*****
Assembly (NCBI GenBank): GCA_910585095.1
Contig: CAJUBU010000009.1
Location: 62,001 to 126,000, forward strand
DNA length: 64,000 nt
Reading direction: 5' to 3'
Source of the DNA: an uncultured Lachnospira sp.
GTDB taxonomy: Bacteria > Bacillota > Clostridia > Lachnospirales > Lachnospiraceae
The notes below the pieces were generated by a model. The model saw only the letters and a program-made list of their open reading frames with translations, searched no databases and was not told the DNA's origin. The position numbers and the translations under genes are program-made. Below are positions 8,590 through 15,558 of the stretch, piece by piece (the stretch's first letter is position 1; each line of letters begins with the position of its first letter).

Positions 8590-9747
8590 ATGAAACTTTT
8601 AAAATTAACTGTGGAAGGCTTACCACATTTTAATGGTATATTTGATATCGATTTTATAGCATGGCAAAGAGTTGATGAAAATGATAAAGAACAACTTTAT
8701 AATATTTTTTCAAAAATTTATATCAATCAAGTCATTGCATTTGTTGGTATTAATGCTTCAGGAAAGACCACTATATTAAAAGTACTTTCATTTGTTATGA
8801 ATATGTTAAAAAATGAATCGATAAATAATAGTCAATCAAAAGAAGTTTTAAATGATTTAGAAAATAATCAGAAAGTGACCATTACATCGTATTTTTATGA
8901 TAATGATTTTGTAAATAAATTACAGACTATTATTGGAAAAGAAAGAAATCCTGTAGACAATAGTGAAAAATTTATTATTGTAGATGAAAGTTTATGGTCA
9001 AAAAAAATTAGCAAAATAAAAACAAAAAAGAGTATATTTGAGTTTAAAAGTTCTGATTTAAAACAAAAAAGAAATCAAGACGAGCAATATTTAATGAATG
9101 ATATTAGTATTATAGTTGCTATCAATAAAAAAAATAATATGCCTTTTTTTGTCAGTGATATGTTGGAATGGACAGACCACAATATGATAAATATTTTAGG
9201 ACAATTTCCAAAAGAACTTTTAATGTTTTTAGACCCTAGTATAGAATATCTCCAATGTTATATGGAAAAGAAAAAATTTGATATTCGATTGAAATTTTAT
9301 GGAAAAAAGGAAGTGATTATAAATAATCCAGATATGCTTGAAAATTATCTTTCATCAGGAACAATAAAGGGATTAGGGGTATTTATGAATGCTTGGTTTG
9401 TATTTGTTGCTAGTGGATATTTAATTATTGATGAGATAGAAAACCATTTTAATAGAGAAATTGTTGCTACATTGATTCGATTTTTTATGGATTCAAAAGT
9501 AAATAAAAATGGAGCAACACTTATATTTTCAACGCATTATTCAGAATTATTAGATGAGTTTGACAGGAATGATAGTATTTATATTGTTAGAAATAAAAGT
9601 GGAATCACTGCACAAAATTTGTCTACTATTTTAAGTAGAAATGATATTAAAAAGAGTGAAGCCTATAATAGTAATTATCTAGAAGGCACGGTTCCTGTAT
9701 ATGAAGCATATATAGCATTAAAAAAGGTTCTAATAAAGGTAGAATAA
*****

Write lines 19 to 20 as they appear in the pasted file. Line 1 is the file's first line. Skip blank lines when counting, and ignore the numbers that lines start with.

9401 TATTTGTTGCTAGTGGATATTTAATTATTGATGAGATAGAAAACCATTTTAATAGAGAAATTGTTGCTACATTGATTCGATTTTTTATGGATTCAAAAGT
9501 AAATAAAAATGGAGCAACACTTATATTTTCAACGCATTATTCAGAATTATTAGATGAGTTTGACAGGAATGATAGTATTTATATTGTTAGAAATAAAAGT